Belfast Telegraph

Private patients of rogue breast doctor face court battle for compensation

Ian Paterson was found guilty last week
Ian Paterson was found guilty last week

By Staff Reporter

Women who paid thousands of pounds for unnecessary breast surgery carried out by rogue surgeon Ian Paterson must fight for compensation because of a legal loophole.

The NHS alone has paid out nearly £18m after settling the cases of more than 250 patients treated by top surgeon and former Bangor Grammar pupil Ian Paterson (59), who was described in court by one victim as being "like God".

On Friday, Birmingham-based Paterson was convicted of 17 counts of wounding with intent and three counts of unlawful wounding against 10 patients.

One solicitor said he could have "hundreds, if not thousands" of other victims.

But women who were private patients face a legal nightmare after hospitals group Spire and Paterson's insurers, the Medical Defence Union, denied liability for his actions.

Around 400 women are now having to sue in the civil courts for damages, it was revealed yesterday. The courts will decide where liability lies and on the appropriate level of compensation.

A spokesman for Irwin Mitchell, a law firm suing Paterson and Spire, told the Sunday Telegraph: "People think they have better cover going private, but the NHS provides much better cover if things go wrong."

One victim of Scottish-born Paterson looked like a "car crash victim" after undergoing an unnecessary mastectomy, while another had a "significant deformity in her visible cleavage area" after a pair of needless operations on her left breast.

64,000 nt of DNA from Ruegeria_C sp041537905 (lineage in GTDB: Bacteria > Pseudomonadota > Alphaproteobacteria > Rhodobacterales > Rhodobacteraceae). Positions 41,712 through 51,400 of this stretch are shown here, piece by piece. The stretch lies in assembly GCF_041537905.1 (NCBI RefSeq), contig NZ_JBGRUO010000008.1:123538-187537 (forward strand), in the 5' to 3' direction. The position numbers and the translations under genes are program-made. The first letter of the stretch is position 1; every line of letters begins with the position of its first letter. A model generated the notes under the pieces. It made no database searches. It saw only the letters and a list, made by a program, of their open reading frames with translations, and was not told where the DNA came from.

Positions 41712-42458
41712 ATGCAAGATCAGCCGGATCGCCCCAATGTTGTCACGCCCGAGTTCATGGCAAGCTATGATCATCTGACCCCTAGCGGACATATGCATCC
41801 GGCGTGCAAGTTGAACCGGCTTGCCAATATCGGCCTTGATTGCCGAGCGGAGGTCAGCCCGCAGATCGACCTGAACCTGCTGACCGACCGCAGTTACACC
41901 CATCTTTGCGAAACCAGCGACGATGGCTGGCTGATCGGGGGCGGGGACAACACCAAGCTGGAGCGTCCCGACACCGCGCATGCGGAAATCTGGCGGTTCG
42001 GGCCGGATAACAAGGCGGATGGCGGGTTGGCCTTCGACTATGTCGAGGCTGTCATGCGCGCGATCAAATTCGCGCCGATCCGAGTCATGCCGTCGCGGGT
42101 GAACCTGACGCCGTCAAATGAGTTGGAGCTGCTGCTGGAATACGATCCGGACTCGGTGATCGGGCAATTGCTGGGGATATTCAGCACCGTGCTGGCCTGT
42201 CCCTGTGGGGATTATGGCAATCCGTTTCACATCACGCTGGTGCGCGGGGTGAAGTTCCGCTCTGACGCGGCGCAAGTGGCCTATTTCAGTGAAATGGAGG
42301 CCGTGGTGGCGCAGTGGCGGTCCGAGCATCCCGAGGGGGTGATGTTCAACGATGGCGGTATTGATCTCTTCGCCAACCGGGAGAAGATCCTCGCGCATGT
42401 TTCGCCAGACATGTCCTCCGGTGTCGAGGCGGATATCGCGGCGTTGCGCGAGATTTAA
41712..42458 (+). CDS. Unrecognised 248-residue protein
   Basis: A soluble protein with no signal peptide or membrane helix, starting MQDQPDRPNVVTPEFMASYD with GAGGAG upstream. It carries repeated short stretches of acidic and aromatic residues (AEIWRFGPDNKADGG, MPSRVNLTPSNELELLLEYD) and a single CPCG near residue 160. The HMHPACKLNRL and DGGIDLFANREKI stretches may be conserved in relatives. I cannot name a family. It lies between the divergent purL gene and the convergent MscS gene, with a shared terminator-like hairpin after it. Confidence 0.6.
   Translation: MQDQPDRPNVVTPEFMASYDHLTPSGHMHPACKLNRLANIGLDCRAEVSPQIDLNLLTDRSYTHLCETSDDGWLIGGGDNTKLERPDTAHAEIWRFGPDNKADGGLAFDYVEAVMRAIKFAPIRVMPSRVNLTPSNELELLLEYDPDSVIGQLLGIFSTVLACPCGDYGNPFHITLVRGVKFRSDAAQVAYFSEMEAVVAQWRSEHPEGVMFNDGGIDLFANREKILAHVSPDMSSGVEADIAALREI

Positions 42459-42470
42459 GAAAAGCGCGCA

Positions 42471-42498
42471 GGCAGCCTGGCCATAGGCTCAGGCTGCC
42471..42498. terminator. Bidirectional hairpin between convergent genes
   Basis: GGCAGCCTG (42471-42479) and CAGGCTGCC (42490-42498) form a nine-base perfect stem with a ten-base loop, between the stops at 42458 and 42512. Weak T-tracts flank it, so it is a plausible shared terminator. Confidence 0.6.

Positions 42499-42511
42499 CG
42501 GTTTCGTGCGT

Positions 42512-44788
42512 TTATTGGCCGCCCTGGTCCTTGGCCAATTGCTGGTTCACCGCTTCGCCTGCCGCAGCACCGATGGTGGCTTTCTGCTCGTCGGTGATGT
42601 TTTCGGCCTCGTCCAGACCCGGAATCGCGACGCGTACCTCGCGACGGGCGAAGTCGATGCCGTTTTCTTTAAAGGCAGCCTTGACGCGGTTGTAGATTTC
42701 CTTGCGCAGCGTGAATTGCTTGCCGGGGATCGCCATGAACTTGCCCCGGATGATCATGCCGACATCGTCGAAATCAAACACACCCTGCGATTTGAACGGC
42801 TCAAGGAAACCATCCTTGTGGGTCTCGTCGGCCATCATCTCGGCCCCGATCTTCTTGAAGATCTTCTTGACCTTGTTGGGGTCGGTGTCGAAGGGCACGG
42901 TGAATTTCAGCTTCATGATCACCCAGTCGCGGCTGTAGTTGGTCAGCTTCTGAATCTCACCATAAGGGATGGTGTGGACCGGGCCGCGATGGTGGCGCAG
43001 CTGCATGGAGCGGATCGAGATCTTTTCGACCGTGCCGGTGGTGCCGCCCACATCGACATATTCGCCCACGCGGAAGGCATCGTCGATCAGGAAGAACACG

The surgeon maintained all the operations were necessary, but a jury of six men and five women at Nottingham Crown Court agreed with the prosecution that Paterson carried out "extensive, life-changing operations for no medically justifiable reason".

Former friends said Paterson joined Bangor Grammar's preparatory school, Connor House, in the mid-1960s after his parents moved to the seaside town from Scotland.

"When he arrived from Scotland, he was pretty quiet," recalled local journalist and businessman Colin Breen, who was one of Paterson's classmates.

"He kept himself to himself. He seemed conscious of being different, probably because of his accent, I suppose."

Another former prep school classmate said: "Ian was quiet - you wouldn't have found him messing about with the rest of the boys at breaktime or anything like that. He was bright academically, but slightly aloof - a bit of a loner."

A third former pupil added: "I remember that he was a good rugby player - he was a hooker and he captained the first XV. He was a clever enough fellow, but even though he took part in team games he never really mixed.

"I remember him well and his prowess on the rugby field, but strangely enough I don't really remember anything about him other than he was there."

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